There is an old saying that says “You can’t hit what you can’t see,” and over the years that has been taken to a whole new level by today’s modern military. America is always looking for new and better ways to protect its soldiers and equipment. There have been some incredible advances in both camouflage techniques and stealth technology over the last forty years. The latest advances are not the result of putting together the greatest minds in the field, but have been done by researching some of the natural defenses of some interesting creatures.
Camouflage and stealth technology have been around for longer than most people think. The art of soldiers camouflaging themselves has been around for centuries in various forms, and stealth technologies were surprisingly first researched by the Nazis in World War II. Recent advances have been applied to both aircraft, ships, ground troops and other facets of today’s military, but there are two creatures that are masters of disguise and are taking these technologies to the next level.
Believe it or not, the squid is actually being studied to improve modern day camouflage techniques. The squid is the chameleon of the seas. It is an expert at blending itself in with its surroundings to stay hidden from the potential prey that will soon become its dinner. They accomplish this by the means of a special protein that is inside their bodies that gives them the ability to seamlessly blend into their background.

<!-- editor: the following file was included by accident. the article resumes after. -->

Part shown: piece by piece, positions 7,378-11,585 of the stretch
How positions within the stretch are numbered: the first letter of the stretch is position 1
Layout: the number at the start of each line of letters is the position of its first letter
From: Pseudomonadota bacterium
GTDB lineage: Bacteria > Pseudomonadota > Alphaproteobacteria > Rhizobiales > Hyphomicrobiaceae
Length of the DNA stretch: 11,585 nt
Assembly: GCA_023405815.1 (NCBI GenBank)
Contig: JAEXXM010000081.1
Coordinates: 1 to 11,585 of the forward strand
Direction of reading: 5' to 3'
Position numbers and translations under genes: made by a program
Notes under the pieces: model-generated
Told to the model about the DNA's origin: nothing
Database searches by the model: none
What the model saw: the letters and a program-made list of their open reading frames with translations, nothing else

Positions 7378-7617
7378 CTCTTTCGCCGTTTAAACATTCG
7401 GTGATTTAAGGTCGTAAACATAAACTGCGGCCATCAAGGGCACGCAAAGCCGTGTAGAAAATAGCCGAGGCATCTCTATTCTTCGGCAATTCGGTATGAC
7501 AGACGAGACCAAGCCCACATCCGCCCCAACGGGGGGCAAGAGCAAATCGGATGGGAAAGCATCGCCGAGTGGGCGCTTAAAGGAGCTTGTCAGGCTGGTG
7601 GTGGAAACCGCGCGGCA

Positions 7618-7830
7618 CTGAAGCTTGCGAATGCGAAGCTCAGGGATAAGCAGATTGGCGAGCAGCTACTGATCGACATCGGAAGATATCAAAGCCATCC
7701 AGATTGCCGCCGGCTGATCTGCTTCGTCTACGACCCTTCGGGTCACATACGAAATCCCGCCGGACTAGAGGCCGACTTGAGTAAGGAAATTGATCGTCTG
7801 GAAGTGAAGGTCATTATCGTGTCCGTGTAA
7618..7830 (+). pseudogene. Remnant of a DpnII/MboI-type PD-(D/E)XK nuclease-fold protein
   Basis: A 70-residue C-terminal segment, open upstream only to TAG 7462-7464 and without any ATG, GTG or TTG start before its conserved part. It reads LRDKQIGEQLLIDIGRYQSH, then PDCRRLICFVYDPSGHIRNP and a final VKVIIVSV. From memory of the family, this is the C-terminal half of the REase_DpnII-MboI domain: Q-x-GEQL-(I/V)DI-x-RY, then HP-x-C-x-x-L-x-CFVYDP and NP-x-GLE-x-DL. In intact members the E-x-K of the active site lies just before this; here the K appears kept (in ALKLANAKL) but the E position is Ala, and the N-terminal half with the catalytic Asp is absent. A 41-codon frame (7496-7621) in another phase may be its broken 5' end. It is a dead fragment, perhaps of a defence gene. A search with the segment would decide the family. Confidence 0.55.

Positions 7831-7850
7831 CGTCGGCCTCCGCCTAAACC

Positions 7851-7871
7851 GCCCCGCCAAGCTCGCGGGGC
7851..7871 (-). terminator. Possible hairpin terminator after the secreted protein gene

So, how will this help our ground troops? A typical camouflage pattern will protect the military members during the day, but it still leaves them vulnerable to infrared detection at night. The military is developing special patches, coated with squid protein, that go on uniforms; this will actually take the soldier’s normal infrared signature and help to blend it into similar signatures of the background around them.
Another creature is also helping scientists develop new forms of radar-evading stealth technology; it is the Luna moth. These moths have extra-long tails, unlike other species of moths. Scientists are studying why the spinning of the tails throws off the radar senses of bats and makes them strike at false targets that are not there when they attempt to eat the moths. If the technology can be applied to aircrafts and the missiles fired at them, then it could be a highly effective and much more affordable technology than the complicated and expensive stealth aircraft that are being produced today.
The studies are being performed by joint research that involves both Boise State University and the University of Florida. When the Luna moths were compared to the other moths’ survivability of bat attacks, the Luna moths survived a significantly higher percentage of the time.
These may seem like small things, and that scientists are grasping at straws, but if one life can be saved because of these types of findings, then the studies will be well worth it. If nothing else, it makes for some interesting thinking on the part of the scientific community.
Disclaimer: The content in this article is the opinion of the writer and does not necessarily reflect the policies or opinions of US Patriot Tactical.
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